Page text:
Fortunately, brands and food producers can switch to alternatives like sustainable palm oil which is more productive and is now 20% cheaper than sunflower oil. As well as bringing down the cost of processing of foods (such as bakery products) sustainable Palm Oil could go a long way to addressing the cost of living crisis for our nation’s chippies. And as Palm Oil is mainly exported from Malaysia and Indonesia, so it is less affected by the war in Ukraine.

Thanks to the UK’s past membership of the EU it used to be the case that Palm Oil attracted a tariff of up to 18% – but thanks to the CPTPP agreement that is no longer the case. Sunflower seeds are generally sown in April and May, and harvested in September – none of which looks likely to take place this year – which will drive sunflower oil supply down and prices up even further. The continuing war in Ukraine is likely to lead to a 25% cut in supplies of sunflower oil in the next fiscal year.

Ukraine produces around 19 million tonnes of Sunflower Oil annually, and with Russia makes up nearly 80% of global crude sunflower oil exports, although Russian Sunflower Oil is now embargoed to most of the West.

While EU members will have to fight over the Sunflower Oil the UK can pivot towards Palm Oil at a cheaper price and not only reduce the inflationary impact on Fish and chips but also know that the sustainable farming of Palm Oil has ensured the problem of deforestation has been overcome in Malaysia. This is good news for the environment because the oil yields for Palm per hectare is almost 6-10 times that of other oilseeds such as rapeseed, soybean, olive, or sunflower.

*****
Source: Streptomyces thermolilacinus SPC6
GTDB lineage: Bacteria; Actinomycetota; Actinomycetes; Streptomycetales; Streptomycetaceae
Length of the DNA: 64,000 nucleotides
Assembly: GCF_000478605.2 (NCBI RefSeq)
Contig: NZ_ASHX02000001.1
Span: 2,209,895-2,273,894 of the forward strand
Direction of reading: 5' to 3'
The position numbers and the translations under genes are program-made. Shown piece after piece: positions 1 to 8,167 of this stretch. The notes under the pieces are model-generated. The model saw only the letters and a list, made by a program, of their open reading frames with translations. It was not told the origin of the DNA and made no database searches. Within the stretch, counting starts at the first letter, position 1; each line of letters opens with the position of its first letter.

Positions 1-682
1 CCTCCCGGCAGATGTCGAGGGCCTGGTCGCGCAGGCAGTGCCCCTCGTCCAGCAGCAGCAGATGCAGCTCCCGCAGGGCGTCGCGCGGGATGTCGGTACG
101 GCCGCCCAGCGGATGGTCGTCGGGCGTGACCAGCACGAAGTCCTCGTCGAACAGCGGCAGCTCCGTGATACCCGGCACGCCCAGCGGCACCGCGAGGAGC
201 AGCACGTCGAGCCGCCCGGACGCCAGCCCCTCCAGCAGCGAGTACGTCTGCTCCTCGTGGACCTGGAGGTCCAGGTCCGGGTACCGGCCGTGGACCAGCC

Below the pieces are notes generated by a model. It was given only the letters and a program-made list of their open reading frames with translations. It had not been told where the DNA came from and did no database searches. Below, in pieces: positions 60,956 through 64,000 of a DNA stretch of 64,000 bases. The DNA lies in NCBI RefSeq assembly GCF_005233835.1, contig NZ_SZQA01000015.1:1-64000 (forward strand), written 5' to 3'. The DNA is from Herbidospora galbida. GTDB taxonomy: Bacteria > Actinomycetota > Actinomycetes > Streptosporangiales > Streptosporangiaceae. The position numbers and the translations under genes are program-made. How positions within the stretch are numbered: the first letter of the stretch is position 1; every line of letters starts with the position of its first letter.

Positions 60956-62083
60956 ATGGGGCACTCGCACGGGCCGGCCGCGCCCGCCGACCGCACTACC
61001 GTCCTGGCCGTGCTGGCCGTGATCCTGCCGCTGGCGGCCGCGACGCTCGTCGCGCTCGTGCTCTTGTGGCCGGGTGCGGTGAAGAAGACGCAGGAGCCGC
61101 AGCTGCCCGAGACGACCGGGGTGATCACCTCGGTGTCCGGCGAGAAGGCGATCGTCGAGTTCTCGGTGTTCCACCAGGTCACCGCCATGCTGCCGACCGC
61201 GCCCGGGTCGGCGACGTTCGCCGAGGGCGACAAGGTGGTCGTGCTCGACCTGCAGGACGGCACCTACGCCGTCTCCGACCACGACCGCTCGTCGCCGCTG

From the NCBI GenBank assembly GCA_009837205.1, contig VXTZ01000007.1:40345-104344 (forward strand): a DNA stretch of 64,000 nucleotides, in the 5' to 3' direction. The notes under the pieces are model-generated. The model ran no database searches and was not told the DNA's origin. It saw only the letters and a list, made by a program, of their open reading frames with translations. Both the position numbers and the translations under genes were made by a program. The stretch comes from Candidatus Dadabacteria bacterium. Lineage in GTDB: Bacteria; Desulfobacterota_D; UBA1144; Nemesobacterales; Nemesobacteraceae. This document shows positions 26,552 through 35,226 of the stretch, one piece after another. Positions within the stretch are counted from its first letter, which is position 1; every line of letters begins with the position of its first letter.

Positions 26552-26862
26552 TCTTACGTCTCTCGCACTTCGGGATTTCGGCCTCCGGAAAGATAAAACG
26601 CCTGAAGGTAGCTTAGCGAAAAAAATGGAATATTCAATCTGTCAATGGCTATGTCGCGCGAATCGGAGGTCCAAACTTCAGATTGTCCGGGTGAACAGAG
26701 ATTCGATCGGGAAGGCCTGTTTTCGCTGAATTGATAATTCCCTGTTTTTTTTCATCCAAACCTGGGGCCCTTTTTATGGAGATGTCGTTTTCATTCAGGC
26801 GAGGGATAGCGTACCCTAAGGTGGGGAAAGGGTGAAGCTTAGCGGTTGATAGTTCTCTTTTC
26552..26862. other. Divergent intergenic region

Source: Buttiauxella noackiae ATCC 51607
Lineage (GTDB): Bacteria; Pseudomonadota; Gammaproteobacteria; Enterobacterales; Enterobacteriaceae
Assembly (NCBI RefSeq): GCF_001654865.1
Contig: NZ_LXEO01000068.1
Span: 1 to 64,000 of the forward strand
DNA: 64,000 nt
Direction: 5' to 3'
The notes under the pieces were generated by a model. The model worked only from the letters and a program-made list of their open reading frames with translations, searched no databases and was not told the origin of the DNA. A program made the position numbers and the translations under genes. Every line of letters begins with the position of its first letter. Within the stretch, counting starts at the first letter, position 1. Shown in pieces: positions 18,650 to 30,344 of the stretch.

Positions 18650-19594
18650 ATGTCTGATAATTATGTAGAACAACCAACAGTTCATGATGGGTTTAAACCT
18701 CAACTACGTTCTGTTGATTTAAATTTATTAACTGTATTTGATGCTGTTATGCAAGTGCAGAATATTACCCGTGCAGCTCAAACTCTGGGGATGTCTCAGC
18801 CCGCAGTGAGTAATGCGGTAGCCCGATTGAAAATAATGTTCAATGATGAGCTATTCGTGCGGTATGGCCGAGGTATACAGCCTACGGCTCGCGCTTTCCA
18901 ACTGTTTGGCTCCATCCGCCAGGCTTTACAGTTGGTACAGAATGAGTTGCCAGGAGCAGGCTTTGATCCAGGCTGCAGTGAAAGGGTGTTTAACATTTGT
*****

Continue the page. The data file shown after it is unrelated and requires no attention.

True, the palm oil industry has often been persecuted because of its past links to deforestation, but great advances in sustainable farming practices and monitoring means that over 90% of palm oil imported into the continent of Europe (including the UK) is certified sustainable and does not cause deforestation. Now is not the time to demonise food products for misguided political reasons, particularly those food items and ingredients which can help to alleviate the cost-of-living crisis.

The great news for chippies is that Palm Oil can handle frying without spoiling, while its low production costs make it cheaper than frying oils such as cottonseed or sunflower, and unlike beef dripping, palm oil is suitable for both vegetarians and vegans. Palm oil’s combination of different types of fats, and its consistency after refining also make it a popular ingredient in packaged baked goods too.

It’s time to get the fryer on, fill it up with CPTPP-sourced Palm Oil and get the price of a fish supper down.

[1] https://www.fao.org/worldfoodsituation/foodpricesindex/en/

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Brian Monteith has worked in public relations for forty years, initially in the City, then Scotland and finally as an international consultant in Africa, the Caribbean and South Asia. A former member of the European and Scottish parliaments, he is Director of Communications at Global Britain.